Living in simplicity is all about focus, and as a Christian it is about focusing on God. My life to this point mostly would not be described by the word “simplicity.” I am sure busy, overwhelming, exhausting, and distracted are words that describe my life much more accurately. But on the road to recalibrating my life I am seeking simplicity in all of it. And in order to get there it will much more about being intentional, rather than living on autopilot.

So, just how do they look different? I think autopilot is all about doing what you feel you need to do, or what you know needs to be done. And sometimes that means running scattered as you put out fires. When we lack intentionality Johnson says we “[scatter] our time and energy among things that don’t fit with what we really want. And in doing so we live in frustration. Johnson attributes our frustration to not responding to God’s longing within us. In my last post I shared about how I was Learning to Long for God.

I have felt like I have lived on autopilot, racing through life with an endless to-do list and my pencil to check things off. And for the most part, without a thought about my longings or God’s longings. I only know I got to the end of most every day feeling very frustrated. I guess I always attributed that to not accomplishing everything on my list of to-do’s. But I am realizing it as more about my divided heart living with unsatisfied longings. This left me feeling discontent and restless. It always felt like there should be more. But who could fit one more thing into the day?

My endless to-do list kept me so busy that I had no time to listen to God or to the longings of my heart. But the discipline of simplicity gives us an invitation to “lay aside every weight that hinders us” (Hebrews 12:1). Sometimes the things we need to lay aside may be “good things” but they are things that lead us to be distracted and keep us from being focused. Whereas living intentionally, Johnson explains, “means replacing autopilot by living “deliberately” as Henry David Thoreau called it.”

When we choose simplicity and live with intentionality we have to take time to do some re-evaluating. I think the first step in this is taking time to soul-search deep within to better understand our longings. And from there we seek the Lord to help us learn how are longings lead us back to Him. We have to take time to hear Him speak into our hearts and lives.

Then once we have taken the time to allow our longings to lead us back to God, we can begin to choose deliberateness in life, and we can choose what we want to be intentional about. Those choices become our focus. We stop running in twenty different directions and choose a few things.

I look at our home and see closets filled with various projects left undone. Books fill my bookshelves, many I began reading and never finished. It seems life on autopilot follows any whim. But recalibrating my life now means choosing intentionality. So I am being deliberate about what fills my home, my mind, my calendar, and all of life. My longings, the ones I followed back to God’s heart lead me. I have chosen a few important points of focus for my life right now.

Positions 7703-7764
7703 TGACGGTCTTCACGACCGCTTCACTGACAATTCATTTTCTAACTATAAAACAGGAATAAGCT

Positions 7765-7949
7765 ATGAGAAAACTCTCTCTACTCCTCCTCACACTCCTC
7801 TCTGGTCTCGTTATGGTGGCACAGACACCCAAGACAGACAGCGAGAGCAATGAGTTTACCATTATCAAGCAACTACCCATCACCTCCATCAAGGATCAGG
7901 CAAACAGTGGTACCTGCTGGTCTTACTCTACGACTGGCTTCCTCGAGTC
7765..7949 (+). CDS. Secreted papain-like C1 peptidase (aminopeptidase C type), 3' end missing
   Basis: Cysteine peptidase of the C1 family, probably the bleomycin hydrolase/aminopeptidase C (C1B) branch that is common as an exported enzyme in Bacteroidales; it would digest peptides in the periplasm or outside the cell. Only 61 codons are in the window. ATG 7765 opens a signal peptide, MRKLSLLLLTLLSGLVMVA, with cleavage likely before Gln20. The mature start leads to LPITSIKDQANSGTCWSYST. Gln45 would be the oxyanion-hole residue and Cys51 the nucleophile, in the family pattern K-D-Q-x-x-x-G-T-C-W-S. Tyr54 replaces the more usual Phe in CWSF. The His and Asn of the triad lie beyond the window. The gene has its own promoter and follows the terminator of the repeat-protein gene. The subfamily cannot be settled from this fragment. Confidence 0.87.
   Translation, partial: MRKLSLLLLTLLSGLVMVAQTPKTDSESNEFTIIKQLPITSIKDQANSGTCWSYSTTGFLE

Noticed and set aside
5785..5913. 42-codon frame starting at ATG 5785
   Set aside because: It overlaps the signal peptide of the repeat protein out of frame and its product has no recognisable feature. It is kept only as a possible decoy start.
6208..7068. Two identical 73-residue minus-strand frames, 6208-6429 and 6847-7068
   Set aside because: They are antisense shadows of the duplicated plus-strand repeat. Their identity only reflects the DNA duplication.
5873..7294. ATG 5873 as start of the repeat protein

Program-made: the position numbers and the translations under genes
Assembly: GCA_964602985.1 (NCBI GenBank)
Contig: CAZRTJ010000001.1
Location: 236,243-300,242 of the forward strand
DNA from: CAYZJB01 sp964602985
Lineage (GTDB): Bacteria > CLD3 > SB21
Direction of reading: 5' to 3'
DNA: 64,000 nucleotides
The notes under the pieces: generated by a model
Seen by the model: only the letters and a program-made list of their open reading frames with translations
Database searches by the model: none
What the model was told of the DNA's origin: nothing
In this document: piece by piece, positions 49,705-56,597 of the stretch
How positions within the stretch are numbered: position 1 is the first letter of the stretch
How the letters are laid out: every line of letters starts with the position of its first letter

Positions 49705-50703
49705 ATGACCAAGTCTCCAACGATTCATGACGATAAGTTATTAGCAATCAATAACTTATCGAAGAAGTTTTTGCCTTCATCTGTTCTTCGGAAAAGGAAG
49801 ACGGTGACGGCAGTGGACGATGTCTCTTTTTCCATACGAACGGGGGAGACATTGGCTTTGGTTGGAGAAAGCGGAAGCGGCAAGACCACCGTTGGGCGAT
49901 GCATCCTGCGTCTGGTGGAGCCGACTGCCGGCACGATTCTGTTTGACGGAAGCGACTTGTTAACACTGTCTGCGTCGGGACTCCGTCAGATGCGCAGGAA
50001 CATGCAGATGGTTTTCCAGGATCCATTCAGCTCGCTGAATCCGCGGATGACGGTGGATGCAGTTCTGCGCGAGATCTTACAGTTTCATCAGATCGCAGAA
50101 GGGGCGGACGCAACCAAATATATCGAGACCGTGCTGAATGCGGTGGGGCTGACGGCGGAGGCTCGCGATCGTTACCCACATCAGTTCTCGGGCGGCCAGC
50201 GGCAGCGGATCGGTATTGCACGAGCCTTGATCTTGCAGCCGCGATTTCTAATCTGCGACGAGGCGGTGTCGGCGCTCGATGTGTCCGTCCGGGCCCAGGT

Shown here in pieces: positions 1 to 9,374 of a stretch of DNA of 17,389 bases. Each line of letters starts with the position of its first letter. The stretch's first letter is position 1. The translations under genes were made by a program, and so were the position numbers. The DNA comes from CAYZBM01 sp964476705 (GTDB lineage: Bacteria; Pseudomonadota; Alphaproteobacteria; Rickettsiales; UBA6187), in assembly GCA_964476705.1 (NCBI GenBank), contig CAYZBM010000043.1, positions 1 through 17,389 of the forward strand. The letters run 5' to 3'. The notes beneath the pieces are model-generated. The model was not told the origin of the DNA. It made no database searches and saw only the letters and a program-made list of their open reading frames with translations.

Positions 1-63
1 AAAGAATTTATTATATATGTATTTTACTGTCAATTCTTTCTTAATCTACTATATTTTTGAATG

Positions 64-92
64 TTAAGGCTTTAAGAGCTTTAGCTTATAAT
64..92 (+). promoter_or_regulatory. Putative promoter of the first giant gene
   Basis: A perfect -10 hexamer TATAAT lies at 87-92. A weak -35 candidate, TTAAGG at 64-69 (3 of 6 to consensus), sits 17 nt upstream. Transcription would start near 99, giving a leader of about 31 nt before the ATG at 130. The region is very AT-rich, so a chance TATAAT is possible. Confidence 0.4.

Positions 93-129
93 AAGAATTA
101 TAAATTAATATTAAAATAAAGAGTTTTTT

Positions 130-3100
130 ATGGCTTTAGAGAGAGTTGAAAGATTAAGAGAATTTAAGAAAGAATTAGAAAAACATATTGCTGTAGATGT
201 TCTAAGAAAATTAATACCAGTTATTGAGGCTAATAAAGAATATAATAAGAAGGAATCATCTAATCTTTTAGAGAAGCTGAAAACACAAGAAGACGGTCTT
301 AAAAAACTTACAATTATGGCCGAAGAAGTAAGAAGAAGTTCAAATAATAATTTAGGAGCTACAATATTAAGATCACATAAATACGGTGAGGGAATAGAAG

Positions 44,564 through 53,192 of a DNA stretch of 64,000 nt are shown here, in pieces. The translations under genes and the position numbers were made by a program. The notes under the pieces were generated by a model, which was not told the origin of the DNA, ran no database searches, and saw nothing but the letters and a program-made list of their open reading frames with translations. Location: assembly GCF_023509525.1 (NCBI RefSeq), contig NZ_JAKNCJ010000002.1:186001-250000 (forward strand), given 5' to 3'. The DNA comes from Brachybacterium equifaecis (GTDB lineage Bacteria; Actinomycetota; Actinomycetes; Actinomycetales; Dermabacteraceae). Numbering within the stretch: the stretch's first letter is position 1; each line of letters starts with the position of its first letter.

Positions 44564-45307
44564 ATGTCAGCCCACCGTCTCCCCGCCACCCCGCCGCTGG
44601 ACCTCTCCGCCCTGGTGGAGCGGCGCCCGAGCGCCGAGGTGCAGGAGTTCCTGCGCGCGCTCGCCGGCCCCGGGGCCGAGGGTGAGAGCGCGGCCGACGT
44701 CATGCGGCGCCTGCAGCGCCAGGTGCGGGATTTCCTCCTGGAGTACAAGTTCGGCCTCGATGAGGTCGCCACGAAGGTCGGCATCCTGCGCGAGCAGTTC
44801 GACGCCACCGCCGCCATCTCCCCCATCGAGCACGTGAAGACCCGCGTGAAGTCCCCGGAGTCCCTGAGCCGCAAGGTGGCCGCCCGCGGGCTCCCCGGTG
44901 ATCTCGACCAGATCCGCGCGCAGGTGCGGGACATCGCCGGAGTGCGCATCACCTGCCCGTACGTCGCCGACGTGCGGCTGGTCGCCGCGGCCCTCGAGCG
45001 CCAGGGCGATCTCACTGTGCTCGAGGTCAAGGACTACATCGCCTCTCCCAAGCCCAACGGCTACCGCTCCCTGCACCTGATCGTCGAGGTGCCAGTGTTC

1- Loving my husband and those closes to my heart with the love the Lord lavishes on me.

What this means for me is that I deliberately choose what demonstrates that love, and as I do I feel the Lord feeding and satisfying my love-hunger. The Lord is love, yet I have consistently tried to earn love from people in this world by striving and manipulating and sad to say, it has mostly left me empty. So my longing for love leads me to the only One Who can satisfy my heart with His love. And He leads me in learning how to love others.

2– Writing (blogposts and hopefully, a book.)

I have loved to journal and write from little on. But again writing can become another place to strive– a place to earn accolades. And so when I take the longing of writing to the Lord it becomes about sharing His truth. I see that what so often turns into pressure to grow an audience or complete a book or just write more to say I did. But now it is no longer about those things. I am finding joy in touching one heart at a time with God-truths as He grows faith in me and helps me to know Him more and more. It goes back to letting the Spirit nudge my heart with a verse or a word that prompts a post or a chapter. It’s about learning of Him and His love and sharing that. What feeds my writing is being deliberate and intentional in spending time with Him and in His Word.

3– Making a simple life by simplifying my home.

Clutter leads to anxiety and chaos. And seeing closets full and boxes filled with old projects or unnecessary on-a-whim purchases that have gone unused leads me to long for a simpler way. I want to focus on what we need and what is easy to keep clean. I want our home to only hold within its walls things that we love which have meaning and usefulness. Overwhelm and busyness can be created in part from having to constantly organize and clean stuff.

So taking my longings for peace and quiet in life to the Lord has led me to see all I can give away. And, in doing so, it makes room for so much more. No, not more stuff, but more time to enjoy what I have and those I love and the things I want to do. Wanting more, trying to fill the empty hole inside is a sin-sickness that I am taking to the Lord. I can never fill that hole and find contentment on my own. The contentment comes from the One Who satisfies my soul as I seek Him for gifts that really matter.

As I took my surface longings to the Lord, I found that my deeper longings are about being treasured and cherished, listened to and seen, being loved and having community, and about knowing peace and contentment within. Yes, there are definitely outward things I desire but I cannot make them satisfy my deeper longings– only God can. And it is in being intentional and focused on my life in the Lord and His Word that I can grow in my day-to-day life finding joy in abundant simplicity of my own choosing.

I am trying not to live on autopilot anymore, but instead, in this season, I am trying to recalibrate my life by living intentionally. What about you, are you living in autopilot or are you living intentionally?

*Featured image photographed by Paul Varnum on Unsplash.